Pass on the fried food. Skip the spicy stuff. Cut out the alcohol and caffeine. As anyone who suffers from heartburn can tell you, there's no shortage of advice on the foods and beverages that should be avoided. Fortunately, it's not all gloom and doom. In fact, some foods and beverages can actually help heartburn pain, easing your symptoms, says Jeannie Gazzaniga-Moloo, who holds a doctorate in nutrition epidemiology and is a registered dietitian and a spokeswoman for the American Dietetic Association.
Instead of focusing on what you can't eat and drink, learn how to choose the right foods and drinks to help prevent or reduce the uncomfortable burning sensation that heartburn sufferers know too well.
Be smart about beverages
The right fluids can lessen the impact of stomach acids, which are the primary culprits behind the burning sensation. Heartburn occurs when the lower esophageal sphincter (LES) -- the valve between the stomach and esophagus -- doesn't close properly. As a result, stomach contents, including the acids involved in digestion, rise back up into the esophagus. When the acid hits the lining of the esophagus, it causes a painful burning feeling in your chest.
"Drinking decaffeinated fluids, like water, helps dilute the acid and digest the food," says Gazzaniga-Moloo. But choose your fluids carefully. Steer clear of drinks that contain caffeine and alcohol, which relax the LES and can trigger heartburn. Some heartburn sufferers are also sensitive to citrus and carbonated beverages. If you're one of them, steer clear of orange juice, carbonated soda, etc. Best bets include beverages like decaf iced tea, some herbal teas (see below), flavored waters, or plain H2O.
Sip herbal tea
Certain teas appear to have a calming effect on a sensitive stomach. Try finishing your meal with a heartburn-soothing cup of chamomile, ginger, anise and/or lavender tea. But be wary of peppermint; while it may ease flatulence and irritable bowel syndrome, it can aggravate heartburn in some people.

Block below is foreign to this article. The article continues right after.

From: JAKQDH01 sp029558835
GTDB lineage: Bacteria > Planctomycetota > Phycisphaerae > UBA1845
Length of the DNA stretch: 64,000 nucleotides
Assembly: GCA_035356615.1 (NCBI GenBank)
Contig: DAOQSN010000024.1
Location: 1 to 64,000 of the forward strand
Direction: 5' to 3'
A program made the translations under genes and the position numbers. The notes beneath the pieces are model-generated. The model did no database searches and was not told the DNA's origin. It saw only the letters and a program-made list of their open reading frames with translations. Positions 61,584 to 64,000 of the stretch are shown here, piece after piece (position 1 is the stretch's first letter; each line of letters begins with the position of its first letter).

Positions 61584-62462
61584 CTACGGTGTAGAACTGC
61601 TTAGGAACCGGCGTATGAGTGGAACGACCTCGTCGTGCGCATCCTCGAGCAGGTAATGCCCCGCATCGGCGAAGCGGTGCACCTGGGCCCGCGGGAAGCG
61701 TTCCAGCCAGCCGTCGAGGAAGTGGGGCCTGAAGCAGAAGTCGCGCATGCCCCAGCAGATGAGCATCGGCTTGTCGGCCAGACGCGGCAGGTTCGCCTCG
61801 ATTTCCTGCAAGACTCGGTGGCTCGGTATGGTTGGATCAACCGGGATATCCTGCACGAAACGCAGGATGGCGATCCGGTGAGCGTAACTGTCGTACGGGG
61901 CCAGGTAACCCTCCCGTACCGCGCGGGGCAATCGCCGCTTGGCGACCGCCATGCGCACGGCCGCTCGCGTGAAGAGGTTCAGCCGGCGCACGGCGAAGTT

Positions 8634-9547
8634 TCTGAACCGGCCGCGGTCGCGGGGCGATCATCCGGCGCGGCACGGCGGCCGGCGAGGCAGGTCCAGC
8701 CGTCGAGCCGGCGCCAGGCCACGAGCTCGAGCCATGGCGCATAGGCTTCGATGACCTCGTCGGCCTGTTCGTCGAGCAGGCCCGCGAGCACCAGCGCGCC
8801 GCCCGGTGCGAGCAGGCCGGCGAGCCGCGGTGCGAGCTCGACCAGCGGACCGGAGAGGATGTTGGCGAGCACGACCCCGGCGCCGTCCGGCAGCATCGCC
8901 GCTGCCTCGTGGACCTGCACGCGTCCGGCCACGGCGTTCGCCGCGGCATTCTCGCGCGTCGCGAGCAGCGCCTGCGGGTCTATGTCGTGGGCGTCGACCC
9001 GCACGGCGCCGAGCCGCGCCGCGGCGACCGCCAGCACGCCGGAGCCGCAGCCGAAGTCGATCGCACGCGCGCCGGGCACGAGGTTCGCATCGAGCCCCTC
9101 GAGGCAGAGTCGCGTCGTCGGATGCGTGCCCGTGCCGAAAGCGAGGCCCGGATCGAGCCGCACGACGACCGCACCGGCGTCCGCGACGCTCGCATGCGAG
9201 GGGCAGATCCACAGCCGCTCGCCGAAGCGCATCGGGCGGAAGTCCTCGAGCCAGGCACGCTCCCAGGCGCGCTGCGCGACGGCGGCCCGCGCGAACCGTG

Load up on fiber
"Eating a diet rich in fiber keeps the gastrointestinal tract moving, so food isn't hanging around in the stomach longer than it needs to," says Gazzaniga-Moloo. And less time in the stomach means less acid is produced.
To get more fiber:
Make fruits, vegetables, grains and legumes the centerpieces of your meals and the stars of your snacks
Toss berries into your morning cereal
Enjoy salads or veggies at lunch and dinner
Sprinkle beans into soups, stews and salads
Snack on raw veggies or a piece of fruit
Switch from refined carbs to whole-grain varieties whenever you eat bread, pasta, rice or cereal
Look for the words "whole grain" at the top of the ingredients list
Nosh on dry foods
Crackers, pretzels, plain toast, melba toast and other dry foods can provide relief by soaking up stomach acids stirred up during the digestive process. But go easy on high-fat spreads and dips, since fatty foods are slow-to-digest and can aggravate heartburn.
Finally, take the time to eat slowly and really enjoy your meal. Breaking food down while it's still in your mouth will make digestion easier when the food hits your stomach. You'll produce less acid, which in turn means less heartburn.
Winnie Yu is a freelance writer who frequently writes about health and nutrition. Her articles have appeared in Prevention, VIVMag, AARP Bulletin, Diabetic Living and on nytimes.com, among other publications. Her latest book is What to Eat for What Ails You.
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